The organisation in charge of London’s major roads has announced new plans to increase fines for stopping on the capital’s ‘red routes’. Transport for London (TfL) has proposed increasing the existing maximum penalty charge notice (PCN) for the offence from £130 to £160, claiming this could improve safety.
London’s red routes, which are marked by double red lines at the side of the road, are designed to keep traffic flowing by preventing vehicles from stopping outside of designated locations and at times marked by road signs. TfL, which manages the roads, says failure to follow the rules causes “safety risks” and creates congestion in the capital. Although red routes make up just five percent of all London’s roads, they carry 30 percent of the traffic.
TfL says the cost of a PCN for contraventions on the red route network has not increased in over a decade, with the last increase in April 2011. At that point, the maximum PCN rose from £120 to £130.
Now, TfL says the increase to £160 is in line with inflation since the last increase, and the organisation expects the higher fine to be “a more effective deterrent” that will eventually reduce the number of contraventions and improve red route safety. TfL also expects the increase in compliance to improve bus reliability, reduce congestion and improve air quality, as well as encouraging more people to walk and cycle.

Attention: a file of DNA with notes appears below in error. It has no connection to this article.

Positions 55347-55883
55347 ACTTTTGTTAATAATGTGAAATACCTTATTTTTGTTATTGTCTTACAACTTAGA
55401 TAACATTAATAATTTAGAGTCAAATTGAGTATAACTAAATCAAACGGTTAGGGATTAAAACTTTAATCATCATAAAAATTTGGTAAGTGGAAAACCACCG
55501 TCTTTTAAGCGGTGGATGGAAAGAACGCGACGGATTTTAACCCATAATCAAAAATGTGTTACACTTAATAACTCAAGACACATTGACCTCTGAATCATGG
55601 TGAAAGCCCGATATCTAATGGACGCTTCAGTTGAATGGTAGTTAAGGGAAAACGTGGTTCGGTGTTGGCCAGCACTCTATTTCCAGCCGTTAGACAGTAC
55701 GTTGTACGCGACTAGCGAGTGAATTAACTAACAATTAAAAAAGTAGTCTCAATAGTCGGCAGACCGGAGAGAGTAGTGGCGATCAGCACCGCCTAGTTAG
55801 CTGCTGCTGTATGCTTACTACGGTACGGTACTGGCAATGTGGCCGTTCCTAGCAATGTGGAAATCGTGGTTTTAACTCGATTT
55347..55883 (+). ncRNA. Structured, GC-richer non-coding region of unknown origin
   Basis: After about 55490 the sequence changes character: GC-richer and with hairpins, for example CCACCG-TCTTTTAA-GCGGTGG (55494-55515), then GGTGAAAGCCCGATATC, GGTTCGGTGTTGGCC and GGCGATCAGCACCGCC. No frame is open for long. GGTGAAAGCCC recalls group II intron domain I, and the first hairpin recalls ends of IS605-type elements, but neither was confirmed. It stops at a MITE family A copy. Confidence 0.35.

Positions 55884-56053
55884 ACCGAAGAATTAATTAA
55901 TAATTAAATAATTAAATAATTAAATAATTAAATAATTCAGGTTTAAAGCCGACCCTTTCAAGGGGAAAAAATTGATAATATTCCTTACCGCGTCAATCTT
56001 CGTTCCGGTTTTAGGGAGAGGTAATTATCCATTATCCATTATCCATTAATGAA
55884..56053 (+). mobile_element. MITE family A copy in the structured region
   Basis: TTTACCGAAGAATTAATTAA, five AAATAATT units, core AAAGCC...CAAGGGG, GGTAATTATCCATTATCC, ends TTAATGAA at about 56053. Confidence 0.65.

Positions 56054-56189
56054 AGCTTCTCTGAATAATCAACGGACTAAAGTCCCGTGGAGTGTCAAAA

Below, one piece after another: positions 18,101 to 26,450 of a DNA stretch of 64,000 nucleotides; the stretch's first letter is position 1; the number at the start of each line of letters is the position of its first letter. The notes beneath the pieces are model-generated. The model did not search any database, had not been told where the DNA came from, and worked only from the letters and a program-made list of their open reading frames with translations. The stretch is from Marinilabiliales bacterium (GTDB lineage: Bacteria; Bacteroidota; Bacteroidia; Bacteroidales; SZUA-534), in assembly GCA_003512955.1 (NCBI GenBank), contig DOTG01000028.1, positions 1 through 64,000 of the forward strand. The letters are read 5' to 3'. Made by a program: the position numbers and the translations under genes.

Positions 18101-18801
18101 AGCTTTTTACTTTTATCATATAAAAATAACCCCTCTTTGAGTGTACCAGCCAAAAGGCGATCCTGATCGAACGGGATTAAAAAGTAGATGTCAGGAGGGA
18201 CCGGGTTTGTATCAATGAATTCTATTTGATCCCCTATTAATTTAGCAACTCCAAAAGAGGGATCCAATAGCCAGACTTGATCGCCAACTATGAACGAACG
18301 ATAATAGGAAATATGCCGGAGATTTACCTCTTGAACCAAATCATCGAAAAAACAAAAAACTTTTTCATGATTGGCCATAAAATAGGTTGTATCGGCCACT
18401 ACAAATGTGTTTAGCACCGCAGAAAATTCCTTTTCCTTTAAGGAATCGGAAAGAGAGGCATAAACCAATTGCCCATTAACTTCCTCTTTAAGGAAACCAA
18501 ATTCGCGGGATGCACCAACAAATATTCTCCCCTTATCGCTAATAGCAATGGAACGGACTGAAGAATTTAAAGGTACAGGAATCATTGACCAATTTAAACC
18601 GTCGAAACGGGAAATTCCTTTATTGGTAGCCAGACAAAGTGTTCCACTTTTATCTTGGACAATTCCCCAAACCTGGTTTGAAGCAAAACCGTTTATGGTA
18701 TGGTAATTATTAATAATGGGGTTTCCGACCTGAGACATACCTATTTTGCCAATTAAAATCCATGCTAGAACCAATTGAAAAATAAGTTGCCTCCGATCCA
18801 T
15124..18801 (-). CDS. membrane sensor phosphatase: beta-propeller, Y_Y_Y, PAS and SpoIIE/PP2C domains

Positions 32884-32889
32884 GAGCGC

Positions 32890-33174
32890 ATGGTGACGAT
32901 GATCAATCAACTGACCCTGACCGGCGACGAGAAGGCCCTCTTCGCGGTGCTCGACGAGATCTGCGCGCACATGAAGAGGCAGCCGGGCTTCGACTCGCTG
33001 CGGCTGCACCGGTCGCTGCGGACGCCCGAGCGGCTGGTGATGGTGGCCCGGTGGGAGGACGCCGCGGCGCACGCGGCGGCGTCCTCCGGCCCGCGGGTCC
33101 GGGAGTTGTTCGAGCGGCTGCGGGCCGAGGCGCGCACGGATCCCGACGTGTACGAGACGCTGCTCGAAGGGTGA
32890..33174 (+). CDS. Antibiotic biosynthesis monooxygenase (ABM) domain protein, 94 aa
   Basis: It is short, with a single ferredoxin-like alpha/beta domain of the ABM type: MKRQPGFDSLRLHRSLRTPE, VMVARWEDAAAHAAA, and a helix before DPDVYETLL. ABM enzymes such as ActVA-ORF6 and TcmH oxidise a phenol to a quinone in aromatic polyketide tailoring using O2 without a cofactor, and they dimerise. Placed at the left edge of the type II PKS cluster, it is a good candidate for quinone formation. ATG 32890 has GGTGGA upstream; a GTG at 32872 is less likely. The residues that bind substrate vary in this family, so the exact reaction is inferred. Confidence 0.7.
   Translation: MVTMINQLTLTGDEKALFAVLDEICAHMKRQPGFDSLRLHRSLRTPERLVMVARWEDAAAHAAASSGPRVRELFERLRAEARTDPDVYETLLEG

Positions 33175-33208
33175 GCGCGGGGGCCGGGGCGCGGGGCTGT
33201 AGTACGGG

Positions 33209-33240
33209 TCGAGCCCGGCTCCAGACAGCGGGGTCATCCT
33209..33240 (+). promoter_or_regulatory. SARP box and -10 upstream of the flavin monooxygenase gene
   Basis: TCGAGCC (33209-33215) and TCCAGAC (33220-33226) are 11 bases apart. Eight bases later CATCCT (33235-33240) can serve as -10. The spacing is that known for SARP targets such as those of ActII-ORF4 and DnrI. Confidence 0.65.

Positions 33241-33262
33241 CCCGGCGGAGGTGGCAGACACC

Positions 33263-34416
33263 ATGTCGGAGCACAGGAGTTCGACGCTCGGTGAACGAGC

As part of the proposals released this month, the maximum fine would increase to £160, but those who pay within 14 days would have the fine reduced to £80. TfL claims the income generated by the scheme would be re-invested to cover the cost of enforcement and “schemes to reduce road danger”.
However, the plans are currently in a consultation phase and will not necessarily be introduced in their current form. Siwan Hayward, TfL’s director of compliance and policing, said the organisation would welcome “feedback” on the idea.
“London's network of red routes play a vital role in keeping people moving across the capital, and it's really important that everybody follows the rules that are in place to keep roads clear and to keep people safe,” he said. “We'd much rather people follow the rules than fine them, and the proposed increase in fines is intended to increase compliance with the rules and make streets safer, cleaner and less congested for everyone. I'd urge people to have their say on these proposals and we welcome all feedback on our plans."